I'm reading a certain set of kindergarten/lower primary maths textbooks that is written by American authors for a non-American company.

Whenever students are asked to identify the number of rectangles in a given picture, the answer booklet gives the number of oblongs instead of the number of rectangles.

While the topic may be too advanced for kindergarten students, the maths textbooks indeed explicitly say at the bottom of the first page of a textbook at the very first level to tell students that squares are special types of rectangles, where levels 1-4 are for kindergarten students.

Additionally, the accompany guide for teachers devotes a whole page of discussion as to how to teach that squares are special types of rectangles. There's even a paragraph about teaching to kindergarten students. The authors/some of the co-authors of the teacher guides are also authors/co-authors of the textbooks. They have also said that if students are taught that squares are not rectangles, then they will have misconceptions later.

Perhaps, the ones who wrote the answer booklets were not fluent in English while the ones who wrote the textbooks were.

For example

[picture with 4 circles, 2 triangles, 3 square rectangles, 2 oblong rectangles for a total of 5 rectangles]

Circle ___

Triangle ___

Square ___

Rectangle ___

The answer key would give only the numbers:





So, the last line is wrong since it should be 5.

Could this happen in French? Or a French dialect? I mean, is there something specific about the translations of any of the following words 'rectangle, square, oblong, quadrilateral, quadrangle, parallelogram, trapezoid/trapezium, rhombus' that would cause such confusion? I guess the translator/s thought that when English speakers say 'rectangle', it means 'oblong in their language/dialect, but I don't see that as specifically a problem for this particular language.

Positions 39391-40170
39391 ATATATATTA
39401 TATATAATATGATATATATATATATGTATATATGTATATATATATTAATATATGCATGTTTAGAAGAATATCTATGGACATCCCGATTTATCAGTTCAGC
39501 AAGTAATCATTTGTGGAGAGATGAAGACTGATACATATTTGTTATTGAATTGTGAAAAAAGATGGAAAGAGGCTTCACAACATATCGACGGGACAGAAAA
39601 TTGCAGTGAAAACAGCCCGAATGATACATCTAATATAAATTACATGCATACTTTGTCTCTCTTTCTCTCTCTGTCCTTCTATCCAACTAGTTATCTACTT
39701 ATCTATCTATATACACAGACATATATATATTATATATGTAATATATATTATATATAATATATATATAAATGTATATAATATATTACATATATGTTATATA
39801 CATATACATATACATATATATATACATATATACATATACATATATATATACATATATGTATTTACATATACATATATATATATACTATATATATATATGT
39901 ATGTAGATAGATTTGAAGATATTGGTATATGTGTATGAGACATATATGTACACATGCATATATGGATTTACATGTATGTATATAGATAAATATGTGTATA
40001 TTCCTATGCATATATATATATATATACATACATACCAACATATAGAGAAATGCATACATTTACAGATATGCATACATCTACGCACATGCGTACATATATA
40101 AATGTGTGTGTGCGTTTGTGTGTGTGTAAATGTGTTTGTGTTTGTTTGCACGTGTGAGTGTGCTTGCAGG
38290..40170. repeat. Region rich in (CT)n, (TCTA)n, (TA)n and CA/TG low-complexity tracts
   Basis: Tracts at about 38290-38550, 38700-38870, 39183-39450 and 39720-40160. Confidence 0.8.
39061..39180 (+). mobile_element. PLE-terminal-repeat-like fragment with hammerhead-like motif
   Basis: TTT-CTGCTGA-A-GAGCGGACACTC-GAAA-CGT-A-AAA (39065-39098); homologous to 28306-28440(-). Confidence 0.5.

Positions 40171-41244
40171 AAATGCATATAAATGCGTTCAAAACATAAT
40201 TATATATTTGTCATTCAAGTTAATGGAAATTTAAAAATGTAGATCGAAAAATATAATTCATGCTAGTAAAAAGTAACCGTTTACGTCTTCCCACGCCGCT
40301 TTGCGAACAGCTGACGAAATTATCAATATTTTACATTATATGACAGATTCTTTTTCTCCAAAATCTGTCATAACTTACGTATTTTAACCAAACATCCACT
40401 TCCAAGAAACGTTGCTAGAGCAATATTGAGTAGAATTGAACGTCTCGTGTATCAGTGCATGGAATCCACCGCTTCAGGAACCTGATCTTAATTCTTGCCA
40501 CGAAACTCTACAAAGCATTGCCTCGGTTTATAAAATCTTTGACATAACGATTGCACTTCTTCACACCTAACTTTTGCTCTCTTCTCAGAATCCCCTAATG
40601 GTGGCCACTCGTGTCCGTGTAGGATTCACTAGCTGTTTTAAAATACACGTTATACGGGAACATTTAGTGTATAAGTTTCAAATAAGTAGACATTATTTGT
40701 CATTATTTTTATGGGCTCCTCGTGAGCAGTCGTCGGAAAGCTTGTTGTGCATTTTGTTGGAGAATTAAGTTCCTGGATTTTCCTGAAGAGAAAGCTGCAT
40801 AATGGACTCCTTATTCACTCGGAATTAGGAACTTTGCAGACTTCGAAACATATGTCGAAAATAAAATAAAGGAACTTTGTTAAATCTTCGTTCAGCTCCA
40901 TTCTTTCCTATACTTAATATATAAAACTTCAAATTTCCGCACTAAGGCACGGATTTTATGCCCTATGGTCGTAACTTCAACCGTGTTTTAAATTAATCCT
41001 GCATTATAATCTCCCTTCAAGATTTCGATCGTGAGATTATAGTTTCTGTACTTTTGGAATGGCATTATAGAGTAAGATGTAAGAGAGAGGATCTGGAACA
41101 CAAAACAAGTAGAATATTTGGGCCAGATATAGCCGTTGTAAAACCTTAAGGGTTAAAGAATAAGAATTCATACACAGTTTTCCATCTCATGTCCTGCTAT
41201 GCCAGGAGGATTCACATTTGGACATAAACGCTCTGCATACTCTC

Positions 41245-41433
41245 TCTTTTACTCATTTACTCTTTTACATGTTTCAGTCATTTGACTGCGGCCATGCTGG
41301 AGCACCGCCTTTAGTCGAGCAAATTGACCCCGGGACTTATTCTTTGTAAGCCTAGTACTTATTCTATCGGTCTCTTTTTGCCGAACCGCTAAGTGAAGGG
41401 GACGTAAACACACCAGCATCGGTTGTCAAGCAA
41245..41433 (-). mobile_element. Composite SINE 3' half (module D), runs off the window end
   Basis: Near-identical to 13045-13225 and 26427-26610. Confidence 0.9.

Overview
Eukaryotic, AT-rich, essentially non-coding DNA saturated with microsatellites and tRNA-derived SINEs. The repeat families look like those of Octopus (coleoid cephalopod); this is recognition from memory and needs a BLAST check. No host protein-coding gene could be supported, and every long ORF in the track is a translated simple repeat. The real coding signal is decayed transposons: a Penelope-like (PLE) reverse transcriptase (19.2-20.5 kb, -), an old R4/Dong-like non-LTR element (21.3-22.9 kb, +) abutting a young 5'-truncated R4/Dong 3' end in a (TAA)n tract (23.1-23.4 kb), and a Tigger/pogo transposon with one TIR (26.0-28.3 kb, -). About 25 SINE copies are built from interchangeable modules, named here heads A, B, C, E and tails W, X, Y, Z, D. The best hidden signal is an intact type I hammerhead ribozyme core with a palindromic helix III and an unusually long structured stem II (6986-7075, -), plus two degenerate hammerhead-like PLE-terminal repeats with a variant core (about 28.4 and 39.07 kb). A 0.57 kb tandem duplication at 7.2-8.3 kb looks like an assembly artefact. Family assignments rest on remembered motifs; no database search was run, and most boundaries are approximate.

By the way, are squares considered rectangles in France? Apparently, these things can vary by state, curricula, culture, time, etc. Please provide a document from the education department of your government or something.

P.S. I'm a monolinguist.


Are kindergartners supposed to be steered from squares being rectangles?

In what curricula are “rectangles” defined so as to exclude squares?

Why do we have circles for ellipses, squares for rectangles but nothing for triangles?

What are/should kids (be) taught about the colour of the sun?

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    It's not clear from your question where the translation error could have occurred. Are you saying that the answer booklets were translated while the textbooks were not? Who translated what and why? – guillaume31 Mar 23 '18 at 13:03
  • @guillaume31 I'm not sure myself. It could be 1. textbooks english originally then read by non-fluent english 2. textbooks non-english originally then translated then read by non-fluent english 3. non-english textbooks read (either by fluent or non-fluent of that language) though that's not the one i came across 4. in any case, it could be that the ones who wrote the answer booklets were not the ones who wrote the textbooks 5. any valid combination of the previous – BCLC Mar 23 '18 at 14:58
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    Now I'm confused. Is it a hypothetical question? It sounded like you'd had these booklets in your hands before. You must surely know which language they are in? – guillaume31 Mar 23 '18 at 15:13
  • @guillaume31 I do know the state the company belongs to, but I don't want to say it out of fear of identification. Thus, I'm posting to various language SE sites. Here, we assume American authors wrote this for a French company. I've seen only English versions. I am not aware that these texts have non-English version. So I don't know where exactly the translation error may have taken place. In Spanish SE, a user suggests the people who wrote the answer booklets are not the same as the main (American) authors. – BCLC Mar 24 '18 at 10:22